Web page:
Embracing the Machine

By Carla Rapoport November 1, 2018

Most Lumen artists are hard to categorise. This is because they employ such disparate disciplines to make their art. A prime example of such an artist is Mark Lyons, this year’s Still Image Award winner. Mark is a Newcastle-based artist who began his professional life as a graphic designer. His first job, in fact, was a sign maker. At 23, he decided to go back to art college as a mature student and now he’s combining graphic design, traditional printing techniques and A.I. tools he’s picked up along the way to make his work.

 

His work perfectly reflects this varied background. To begin the process of creating his winning work, Overload (Consequences), he tapped into Google Deep Dream for the source image, did some work on it in Photoshop and exported it as a single colour half-tone. He then used Illustrator to live trace, creating an outlined version of the image. These are similar to the kind of printmaking techniques that go into making his plotter-based works. To get the density and the tone, he uses a photo-etching technique where the black is reduced in the input, in order to increase the tonal density of the final output, he explains.

 

Why begin with Deep Dream? “I started thinking about relinquishing some control,” he explains. “Fine art, for me, is normally small, controlled drawing and print making techniques. When I began working with machine, I was losing some of this control, to the software or the machine. And when errors happened, I liked that. I started reading about A.I. that seemed the ultimate aim of losing control to a machine, “ he says.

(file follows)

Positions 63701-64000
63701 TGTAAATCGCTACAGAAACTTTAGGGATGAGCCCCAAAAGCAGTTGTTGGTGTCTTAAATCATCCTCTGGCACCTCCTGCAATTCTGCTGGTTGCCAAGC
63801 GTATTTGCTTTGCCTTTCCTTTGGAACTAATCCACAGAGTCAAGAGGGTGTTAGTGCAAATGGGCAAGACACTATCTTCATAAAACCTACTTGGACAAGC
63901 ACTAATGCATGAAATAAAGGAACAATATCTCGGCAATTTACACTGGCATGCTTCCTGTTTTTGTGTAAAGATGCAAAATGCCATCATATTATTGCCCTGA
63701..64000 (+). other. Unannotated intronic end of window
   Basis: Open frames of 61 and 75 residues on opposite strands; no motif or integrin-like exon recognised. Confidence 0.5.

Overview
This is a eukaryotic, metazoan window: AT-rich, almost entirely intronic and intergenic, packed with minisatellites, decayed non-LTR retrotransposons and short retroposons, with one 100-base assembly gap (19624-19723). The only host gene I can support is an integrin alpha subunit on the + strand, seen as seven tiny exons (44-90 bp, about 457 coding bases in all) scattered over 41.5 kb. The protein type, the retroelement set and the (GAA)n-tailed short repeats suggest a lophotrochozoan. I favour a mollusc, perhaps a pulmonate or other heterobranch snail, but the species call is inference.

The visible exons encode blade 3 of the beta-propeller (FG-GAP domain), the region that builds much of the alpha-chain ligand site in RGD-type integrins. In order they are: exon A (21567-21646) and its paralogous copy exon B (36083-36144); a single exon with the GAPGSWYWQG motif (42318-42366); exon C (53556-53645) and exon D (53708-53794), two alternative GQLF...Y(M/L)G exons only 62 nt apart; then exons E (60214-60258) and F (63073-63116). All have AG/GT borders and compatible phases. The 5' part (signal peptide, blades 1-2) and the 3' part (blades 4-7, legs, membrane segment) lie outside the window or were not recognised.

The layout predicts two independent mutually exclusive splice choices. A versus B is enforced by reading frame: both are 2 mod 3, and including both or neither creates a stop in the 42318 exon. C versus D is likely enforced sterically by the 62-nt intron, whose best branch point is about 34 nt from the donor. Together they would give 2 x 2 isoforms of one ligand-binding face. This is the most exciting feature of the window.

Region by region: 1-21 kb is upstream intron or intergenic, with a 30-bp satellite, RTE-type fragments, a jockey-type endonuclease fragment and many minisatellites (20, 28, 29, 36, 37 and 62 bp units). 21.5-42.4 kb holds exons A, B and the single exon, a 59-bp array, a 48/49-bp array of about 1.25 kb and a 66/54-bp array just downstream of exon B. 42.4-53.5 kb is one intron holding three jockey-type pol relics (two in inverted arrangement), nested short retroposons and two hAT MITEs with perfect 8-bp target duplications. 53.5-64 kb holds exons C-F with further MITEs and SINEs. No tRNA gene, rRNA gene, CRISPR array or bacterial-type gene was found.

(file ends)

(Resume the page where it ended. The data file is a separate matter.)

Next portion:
The technique drew the attention of the Lumen Jury Panel, with one judge commenting: This is a visually stunning (and slightly unsettling) work, due to the “machine errors” that imply a human hand.” Unlike Mario Klingemann, Lumen’s Gold Winner this year, who also employs A.I. tools, Mark doesn’t have a programming background.  “But I have read a lot about A.I. theory. Its potential is phenomenal and the concerns are great too. I like that – the sinister undertones to the use of A.I. It’s the first time I’ve outsourced any part of my work. Prior to that, it’s always been my drawings.”

 

The risk he took – sacrificing control to a machine – has created some real impact. As another Lumen judge comments:  “The unanticipated errors in the process … make the images incredibly rich and beautiful.” I couldn’t have said it better.

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